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abstract = "Aims: To outline the study design, outcome measures, protocol and baseline characteristics of enrolled participants of Texas (TX) Sprouts, a one-year school-based gardening, nutrition, and cooking cluster randomized trial. Methods: Eight schools were randomly assigned to the TX Sprouts intervention and eight schools to the delayed intervention over three years (2016–2019). The intervention arm received: formation/training of Garden Leadership Committees; a 0.25-acre outdoor teaching garden; 18 student lessons including gardening, nutrition, and cooking activities, taught weekly during school hours by hired educators throughout one school year; and nine parent lessons taught monthly to families. The delayed intervention was implemented the following academic year and received the same protocol as the intervention arm. Primary outcomes included: dietary intake, dietary-related behaviors, obesity, and metabolic parameters. Child measures included: height, weight, waist circumference, body composition, blood pressure, and dietary psychosocial variables. A subsample of children were measured for glucose, hemoglobin-A1C, and 24-hour dietary recalls. Parent measures included: height and weight, dietary intake, and related dietary psychosocial variables. Results: Of the 4239 eligible students, 3137 students consented and provided baseline clinical measures; 3132 students completed child surveys, with 92{\%} of their parents completing parent surveys. The subsamples of blood draws and dietary recalls were 34{\%} and 24{\%}, respectively. Intervention arm baseline descriptives, clinical and dietary data for children and parents are reported. Conclusion: The TX Sprouts intervention targeted primarily low-income Hispanic children and their parents; utilized an interactive gardening, nutrition, and cooking program; and measured a battery of dietary behaviors, obesity and metabolic outcomes.",
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AU - Vandyousefi, Sarvenaz

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N2 - Aims: To outline the study design, outcome measures, protocol and baseline characteristics of enrolled participants of Texas (TX) Sprouts, a one-year school-based gardening, nutrition, and cooking cluster randomized trial. Methods: Eight schools were randomly assigned to the TX Sprouts intervention and eight schools to the delayed intervention over three years (2016–2019). The intervention arm received: formation/training of Garden Leadership Committees; a 0.25-acre outdoor teaching garden; 18 student lessons including gardening, nutrition, and cooking activities, taught weekly during school hours by hired educators throughout one school year; and nine parent lessons taught monthly to families. The delayed intervention was implemented the following academic year and received the same protocol as the intervention arm. Primary outcomes included: dietary intake, dietary-related behaviors, obesity, and metabolic parameters. Child measures included: height, weight, waist circumference, body composition, blood pressure, and dietary psychosocial variables. A subsample of children were measured for glucose, hemoglobin-A1C, and 24-hour dietary recalls. Parent measures included: height and weight, dietary intake, and related dietary psychosocial variables. Results: Of the 4239 eligible students, 3137 students consented and provided baseline clinical measures; 3132 students completed child surveys, with 92% of their parents completing parent surveys. The subsamples of blood draws and dietary recalls were 34% and 24%, respectively. Intervention arm baseline descriptives, clinical and dietary data for children and parents are reported. Conclusion: The TX Sprouts intervention targeted primarily low-income Hispanic children and their parents; utilized an interactive gardening, nutrition, and cooking program; and measured a battery of dietary behaviors, obesity and metabolic outcomes.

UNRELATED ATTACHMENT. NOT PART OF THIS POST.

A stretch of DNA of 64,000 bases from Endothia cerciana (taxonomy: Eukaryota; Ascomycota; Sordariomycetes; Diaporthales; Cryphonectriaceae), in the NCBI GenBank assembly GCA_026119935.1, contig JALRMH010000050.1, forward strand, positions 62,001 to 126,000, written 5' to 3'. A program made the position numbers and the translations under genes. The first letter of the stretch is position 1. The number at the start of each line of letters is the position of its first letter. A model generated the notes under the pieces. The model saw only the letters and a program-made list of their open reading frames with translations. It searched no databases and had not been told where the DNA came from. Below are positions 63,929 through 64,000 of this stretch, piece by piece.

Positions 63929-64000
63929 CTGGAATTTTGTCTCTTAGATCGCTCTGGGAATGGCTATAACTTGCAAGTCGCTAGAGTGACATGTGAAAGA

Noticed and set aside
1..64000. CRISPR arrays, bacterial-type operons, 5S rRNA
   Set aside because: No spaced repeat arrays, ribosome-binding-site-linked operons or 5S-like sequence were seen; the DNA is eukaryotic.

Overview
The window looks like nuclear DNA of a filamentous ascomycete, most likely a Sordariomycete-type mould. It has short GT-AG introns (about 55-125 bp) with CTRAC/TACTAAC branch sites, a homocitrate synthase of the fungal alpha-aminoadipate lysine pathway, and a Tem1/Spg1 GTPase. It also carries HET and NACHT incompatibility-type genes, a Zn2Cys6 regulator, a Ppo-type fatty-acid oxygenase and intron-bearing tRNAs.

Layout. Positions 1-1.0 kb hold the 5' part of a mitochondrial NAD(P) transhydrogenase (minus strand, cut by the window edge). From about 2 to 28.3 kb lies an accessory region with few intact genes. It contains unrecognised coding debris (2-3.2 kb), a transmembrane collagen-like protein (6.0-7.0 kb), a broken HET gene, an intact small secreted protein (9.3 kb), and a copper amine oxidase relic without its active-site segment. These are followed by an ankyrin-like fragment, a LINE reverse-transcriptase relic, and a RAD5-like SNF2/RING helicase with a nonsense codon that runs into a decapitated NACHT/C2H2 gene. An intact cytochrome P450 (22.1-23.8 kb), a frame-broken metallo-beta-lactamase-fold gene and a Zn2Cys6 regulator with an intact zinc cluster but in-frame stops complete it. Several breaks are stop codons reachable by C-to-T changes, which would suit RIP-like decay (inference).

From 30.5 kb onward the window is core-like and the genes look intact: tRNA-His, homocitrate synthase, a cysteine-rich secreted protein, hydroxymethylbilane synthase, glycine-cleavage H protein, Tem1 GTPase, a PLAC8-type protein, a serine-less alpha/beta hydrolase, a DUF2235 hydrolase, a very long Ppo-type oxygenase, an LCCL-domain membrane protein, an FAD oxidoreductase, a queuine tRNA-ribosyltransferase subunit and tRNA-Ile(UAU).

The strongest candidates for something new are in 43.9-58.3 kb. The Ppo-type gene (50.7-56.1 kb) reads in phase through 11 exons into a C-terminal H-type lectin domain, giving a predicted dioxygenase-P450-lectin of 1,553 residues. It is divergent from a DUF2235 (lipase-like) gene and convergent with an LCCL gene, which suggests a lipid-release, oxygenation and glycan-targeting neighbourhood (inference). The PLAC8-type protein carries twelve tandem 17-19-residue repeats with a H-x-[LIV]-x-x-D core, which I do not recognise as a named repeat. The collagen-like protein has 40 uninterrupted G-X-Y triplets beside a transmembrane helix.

AB - Aims: To outline the study design, outcome measures, protocol and baseline characteristics of enrolled participants of Texas (TX) Sprouts, a one-year school-based gardening, nutrition, and cooking cluster randomized trial. Methods: Eight schools were randomly assigned to the TX Sprouts intervention and eight schools to the delayed intervention over three years (2016–2019). The intervention arm received: formation/training of Garden Leadership Committees; a 0.25-acre outdoor teaching garden; 18 student lessons including gardening, nutrition, and cooking activities, taught weekly during school hours by hired educators throughout one school year; and nine parent lessons taught monthly to families. The delayed intervention was implemented the following academic year and received the same protocol as the intervention arm. Primary outcomes included: dietary intake, dietary-related behaviors, obesity, and metabolic parameters. Child measures included: height, weight, waist circumference, body composition, blood pressure, and dietary psychosocial variables. A subsample of children were measured for glucose, hemoglobin-A1C, and 24-hour dietary recalls. Parent measures included: height and weight, dietary intake, and related dietary psychosocial variables. Results: Of the 4239 eligible students, 3137 students consented and provided baseline clinical measures; 3132 students completed child surveys, with 92% of their parents completing parent surveys. The subsamples of blood draws and dietary recalls were 34% and 24%, respectively. Intervention arm baseline descriptives, clinical and dietary data for children and parents are reported. Conclusion: The TX Sprouts intervention targeted primarily low-income Hispanic children and their parents; utilized an interactive gardening, nutrition, and cooking program; and measured a battery of dietary behaviors, obesity and metabolic outcomes.